Dims: 3.5" x 2.4" x 1.7" (8.9 x 6.1 x 4.3 cm)
Wt: 6.28 oz
Morro Velho, Minas Gerais, Brazil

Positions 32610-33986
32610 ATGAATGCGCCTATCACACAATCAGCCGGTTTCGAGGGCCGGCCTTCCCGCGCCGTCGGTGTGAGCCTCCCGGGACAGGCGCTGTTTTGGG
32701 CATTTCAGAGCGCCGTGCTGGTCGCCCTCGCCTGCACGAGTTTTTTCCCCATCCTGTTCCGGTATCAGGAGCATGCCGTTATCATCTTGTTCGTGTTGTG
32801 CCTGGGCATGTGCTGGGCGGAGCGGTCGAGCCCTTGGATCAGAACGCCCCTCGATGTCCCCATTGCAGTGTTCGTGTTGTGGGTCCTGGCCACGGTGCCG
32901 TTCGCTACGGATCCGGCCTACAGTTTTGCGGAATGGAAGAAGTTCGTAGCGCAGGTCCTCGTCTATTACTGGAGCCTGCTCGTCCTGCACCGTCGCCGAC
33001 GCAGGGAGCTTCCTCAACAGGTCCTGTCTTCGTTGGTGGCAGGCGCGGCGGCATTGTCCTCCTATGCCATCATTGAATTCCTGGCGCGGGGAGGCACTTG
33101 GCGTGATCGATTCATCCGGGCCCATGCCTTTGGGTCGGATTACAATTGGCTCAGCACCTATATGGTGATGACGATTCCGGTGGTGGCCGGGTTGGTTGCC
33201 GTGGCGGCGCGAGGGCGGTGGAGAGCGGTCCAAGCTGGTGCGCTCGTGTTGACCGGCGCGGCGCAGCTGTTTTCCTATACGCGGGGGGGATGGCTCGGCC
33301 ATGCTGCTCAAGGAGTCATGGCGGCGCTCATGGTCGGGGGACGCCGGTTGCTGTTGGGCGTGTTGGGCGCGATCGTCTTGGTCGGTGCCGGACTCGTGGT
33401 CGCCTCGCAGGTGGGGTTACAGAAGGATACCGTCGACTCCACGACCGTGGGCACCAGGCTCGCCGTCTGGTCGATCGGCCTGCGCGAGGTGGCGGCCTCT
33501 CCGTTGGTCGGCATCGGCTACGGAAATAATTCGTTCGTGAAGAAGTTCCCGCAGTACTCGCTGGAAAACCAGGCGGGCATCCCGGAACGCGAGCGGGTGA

The Siderite crystals on this specimen occur in a trigonal, bladed form that is almost tabular in habit; they are actually flattened rhombohedrons. All have reasonably good definition, and damage is limited to only the most exposed crystals along the specimen's edges, including the largest crystal, whose dimensions measure 0.6 x 0.5 x 0.3" (1.5 x 1.3 x 0.8 cm). All of them have a dull brown coloration with a hint of green, and a dull, almost satiny luster. The green coloration and dull luster are due to a generous coating of tiny chlorite platelets that are dusted on the crystals. This also makes them only dimly translucent. There are a few other minerals present on the specimen that are worthy of mention, including several quartz crystals. These crystals have the standard hexagonal prismatic form that is common for them, though their edges are more rounded than usual, likely due to the chlorite that also heavily coats them. They have taken on the dull, deep green of the chlorite, and have a pearly, almost satiny luster of their own. They are also dimly translucent, though it is obvious from close examination that the chlorite does not pervade their interiors. There are also two patches of astonishingly clear, tabular apatite crystals! They are in the shape of flat, hexagonal tablets and are so heavily intergrown that their actual form is rather difficult to determine. They have well-defined edges and faces that reflect a bright, vitreous luster, and the crystals are transparent and remarkably clear, showing a few cloudy inclusions. Their color appears to be a very pale pink, but may actually be closer to colorless. If I didn't have the documentation, I would think that these platelets are actually beryls, as most of the apatites that I see don't have such definition. It is a very interesting and entertaining piece to examine.